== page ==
Summer heat leading to burn bansPublished 12:09am Thursday, September 19, 2013
VIDALIA — Under the late, dry summer heat, one often hears residents complain about feeling like they are “burning up,” and some officials are warning that under current conditions the entire area could be a tinderbox.
The Louisiana State Fire Marshal’s Office declared an indefinite burn ban for Catahoula Parish effective Wednesday afternoon.
The parish was one of 32 parishes statewide placed under the ban, and the U.S. Drought Monitor lists Catahoula as being in “moderate drought.”
In Concordia Parish and Adams County, officials say the conditions aren’t so bad as to warrant a burn ban just yet, but the drought monitor classifies the area as “abnormally dry,” and in a warning released Wednesday the National Weather Service advised that “high fire danger conditions would exist in Concordia, Catahoula and Tensas parishes at least through the end of the week.”
According to the NWS, the precipitation monitor in Vidalia recorded only 3.08 inches of rain in June, July and August. The historic average precipitation for that same period — based on data gathered between 1981 and 2010 —is approximately 14.64 inches.
Concordia Parish Police Jury President Melvin Ferrington said he has considered putting a burn ban in place for the parish, but was delaying the decision until after the weekend, when heavy showers are expected to dump two to three inches of rain on the area.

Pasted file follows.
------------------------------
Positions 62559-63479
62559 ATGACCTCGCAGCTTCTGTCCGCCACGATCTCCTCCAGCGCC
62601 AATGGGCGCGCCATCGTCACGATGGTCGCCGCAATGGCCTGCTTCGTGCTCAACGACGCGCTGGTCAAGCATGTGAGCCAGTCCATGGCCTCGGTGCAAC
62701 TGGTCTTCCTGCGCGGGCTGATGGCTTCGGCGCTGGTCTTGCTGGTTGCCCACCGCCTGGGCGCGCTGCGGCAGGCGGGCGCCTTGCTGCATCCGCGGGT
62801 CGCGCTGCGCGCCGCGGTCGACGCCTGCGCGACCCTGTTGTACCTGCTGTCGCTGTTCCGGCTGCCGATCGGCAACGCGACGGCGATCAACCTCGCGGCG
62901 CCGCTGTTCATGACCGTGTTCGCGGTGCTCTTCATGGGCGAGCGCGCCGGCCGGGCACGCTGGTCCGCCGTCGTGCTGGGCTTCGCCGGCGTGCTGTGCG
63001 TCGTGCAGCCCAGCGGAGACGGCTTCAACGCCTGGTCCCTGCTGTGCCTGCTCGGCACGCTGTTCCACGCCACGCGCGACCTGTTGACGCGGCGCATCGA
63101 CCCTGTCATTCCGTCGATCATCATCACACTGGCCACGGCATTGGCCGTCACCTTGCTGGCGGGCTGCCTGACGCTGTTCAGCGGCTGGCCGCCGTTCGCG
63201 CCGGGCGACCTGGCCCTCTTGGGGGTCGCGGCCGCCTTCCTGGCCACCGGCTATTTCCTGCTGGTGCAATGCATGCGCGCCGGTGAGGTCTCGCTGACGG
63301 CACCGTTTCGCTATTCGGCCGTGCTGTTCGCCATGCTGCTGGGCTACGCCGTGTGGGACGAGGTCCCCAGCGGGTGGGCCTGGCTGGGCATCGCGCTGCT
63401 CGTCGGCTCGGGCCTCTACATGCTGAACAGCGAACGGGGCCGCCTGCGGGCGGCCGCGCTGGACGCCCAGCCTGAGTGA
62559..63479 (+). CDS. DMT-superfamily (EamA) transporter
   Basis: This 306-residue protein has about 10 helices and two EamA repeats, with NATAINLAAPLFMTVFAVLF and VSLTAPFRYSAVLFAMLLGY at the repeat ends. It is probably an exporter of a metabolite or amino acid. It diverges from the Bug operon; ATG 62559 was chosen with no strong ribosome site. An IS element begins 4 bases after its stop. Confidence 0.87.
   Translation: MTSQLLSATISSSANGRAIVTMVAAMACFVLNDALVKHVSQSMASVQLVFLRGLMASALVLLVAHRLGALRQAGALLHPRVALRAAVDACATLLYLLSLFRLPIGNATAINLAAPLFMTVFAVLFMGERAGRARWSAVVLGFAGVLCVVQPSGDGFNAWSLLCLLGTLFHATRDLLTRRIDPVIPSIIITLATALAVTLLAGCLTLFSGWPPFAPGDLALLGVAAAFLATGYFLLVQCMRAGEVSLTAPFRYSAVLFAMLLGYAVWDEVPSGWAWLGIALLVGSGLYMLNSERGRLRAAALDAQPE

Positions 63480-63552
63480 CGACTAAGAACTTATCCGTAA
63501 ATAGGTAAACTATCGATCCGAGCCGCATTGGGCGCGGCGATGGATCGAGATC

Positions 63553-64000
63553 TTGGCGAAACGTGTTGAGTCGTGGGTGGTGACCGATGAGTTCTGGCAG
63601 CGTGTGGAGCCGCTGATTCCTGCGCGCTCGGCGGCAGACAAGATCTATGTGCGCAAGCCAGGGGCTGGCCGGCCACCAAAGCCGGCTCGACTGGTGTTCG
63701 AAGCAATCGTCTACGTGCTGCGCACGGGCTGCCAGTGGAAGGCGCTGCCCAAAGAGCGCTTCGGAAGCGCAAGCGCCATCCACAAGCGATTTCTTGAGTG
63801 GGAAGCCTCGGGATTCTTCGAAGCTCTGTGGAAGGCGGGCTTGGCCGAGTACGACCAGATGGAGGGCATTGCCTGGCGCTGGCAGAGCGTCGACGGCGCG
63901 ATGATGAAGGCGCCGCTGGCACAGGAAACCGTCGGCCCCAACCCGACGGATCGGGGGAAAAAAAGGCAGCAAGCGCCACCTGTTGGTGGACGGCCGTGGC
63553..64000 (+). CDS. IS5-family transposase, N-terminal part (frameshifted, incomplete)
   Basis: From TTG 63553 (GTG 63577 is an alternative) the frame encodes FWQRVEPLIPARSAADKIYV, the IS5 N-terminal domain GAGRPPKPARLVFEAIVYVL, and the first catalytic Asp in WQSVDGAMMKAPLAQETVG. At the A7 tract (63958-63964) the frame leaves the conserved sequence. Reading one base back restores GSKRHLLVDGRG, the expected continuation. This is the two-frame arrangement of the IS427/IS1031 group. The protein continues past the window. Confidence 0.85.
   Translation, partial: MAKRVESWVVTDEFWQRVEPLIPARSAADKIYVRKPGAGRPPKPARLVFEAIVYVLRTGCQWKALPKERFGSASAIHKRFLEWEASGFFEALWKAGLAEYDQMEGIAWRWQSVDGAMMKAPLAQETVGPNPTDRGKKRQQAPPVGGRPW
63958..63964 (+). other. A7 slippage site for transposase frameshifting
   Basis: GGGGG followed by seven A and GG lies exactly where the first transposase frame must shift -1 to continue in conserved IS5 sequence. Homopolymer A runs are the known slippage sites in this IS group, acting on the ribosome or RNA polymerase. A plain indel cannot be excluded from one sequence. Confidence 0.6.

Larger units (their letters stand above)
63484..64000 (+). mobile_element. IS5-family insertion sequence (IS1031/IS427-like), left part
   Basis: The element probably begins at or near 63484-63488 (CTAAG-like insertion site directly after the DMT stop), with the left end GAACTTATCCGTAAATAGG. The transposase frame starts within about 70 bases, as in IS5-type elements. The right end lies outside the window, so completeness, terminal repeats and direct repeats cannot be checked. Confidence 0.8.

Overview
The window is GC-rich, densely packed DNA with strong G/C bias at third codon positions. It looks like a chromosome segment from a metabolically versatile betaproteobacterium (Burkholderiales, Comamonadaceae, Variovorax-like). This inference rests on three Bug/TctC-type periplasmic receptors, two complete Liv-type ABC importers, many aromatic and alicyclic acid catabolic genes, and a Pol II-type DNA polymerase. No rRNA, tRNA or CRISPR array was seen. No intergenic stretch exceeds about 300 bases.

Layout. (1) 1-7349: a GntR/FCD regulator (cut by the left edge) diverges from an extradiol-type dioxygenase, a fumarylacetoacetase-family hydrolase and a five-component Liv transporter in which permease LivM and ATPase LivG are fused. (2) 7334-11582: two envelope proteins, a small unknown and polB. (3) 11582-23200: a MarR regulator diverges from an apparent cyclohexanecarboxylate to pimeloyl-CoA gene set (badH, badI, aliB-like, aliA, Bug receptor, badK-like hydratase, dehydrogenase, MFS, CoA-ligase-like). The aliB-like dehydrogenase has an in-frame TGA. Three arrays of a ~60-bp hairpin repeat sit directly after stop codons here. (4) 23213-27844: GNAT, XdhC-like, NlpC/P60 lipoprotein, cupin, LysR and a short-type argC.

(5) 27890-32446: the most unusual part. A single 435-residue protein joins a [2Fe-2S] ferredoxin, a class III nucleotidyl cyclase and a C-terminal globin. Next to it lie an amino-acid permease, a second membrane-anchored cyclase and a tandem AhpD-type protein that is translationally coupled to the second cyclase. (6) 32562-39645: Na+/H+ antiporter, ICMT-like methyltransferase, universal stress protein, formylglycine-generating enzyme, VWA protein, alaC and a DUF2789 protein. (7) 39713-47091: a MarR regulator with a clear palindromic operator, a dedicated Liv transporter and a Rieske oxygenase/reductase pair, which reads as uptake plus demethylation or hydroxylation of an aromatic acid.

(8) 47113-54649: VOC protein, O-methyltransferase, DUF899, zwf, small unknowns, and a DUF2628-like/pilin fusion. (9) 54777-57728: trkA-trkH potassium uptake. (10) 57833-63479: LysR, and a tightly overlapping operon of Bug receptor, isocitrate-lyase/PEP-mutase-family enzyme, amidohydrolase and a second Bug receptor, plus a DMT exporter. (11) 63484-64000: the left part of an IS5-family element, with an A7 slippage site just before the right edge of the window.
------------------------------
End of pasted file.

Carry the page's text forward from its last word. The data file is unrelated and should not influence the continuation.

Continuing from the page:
“I talked about it with the Concordia Fire District (No. 2) chief about it, but (while) we are dry right now, it isn’t dry enough that we are going to put a fire ban in place,” Ferrington said.
“If we don’t get the expected rain, come Monday I will do that.”
Adams County Assistant Fire Coordinator Darryl Smith said he knew of no advisory plans from the Mississippi state fire marshal’s office for burn bans, but he still advised residents be careful and avoid unnecessary burning.
“With it being so dry, the best thing is to be careful,” he said. “You might not want to burn trash because when the wind gets blowing, that might make it spread.”
Residents should likewise be careful when discarding matches and cigarette butts, and even when driving cars across fields of dry grass as the heat from the vehicle’s exhaust could be enough to start a blaze.
“Any type of spark or heat source might cause a fire,” Smith said.
Louisiana residents who live in an area under a burn ban could face civil or criminal penalties for violating the order.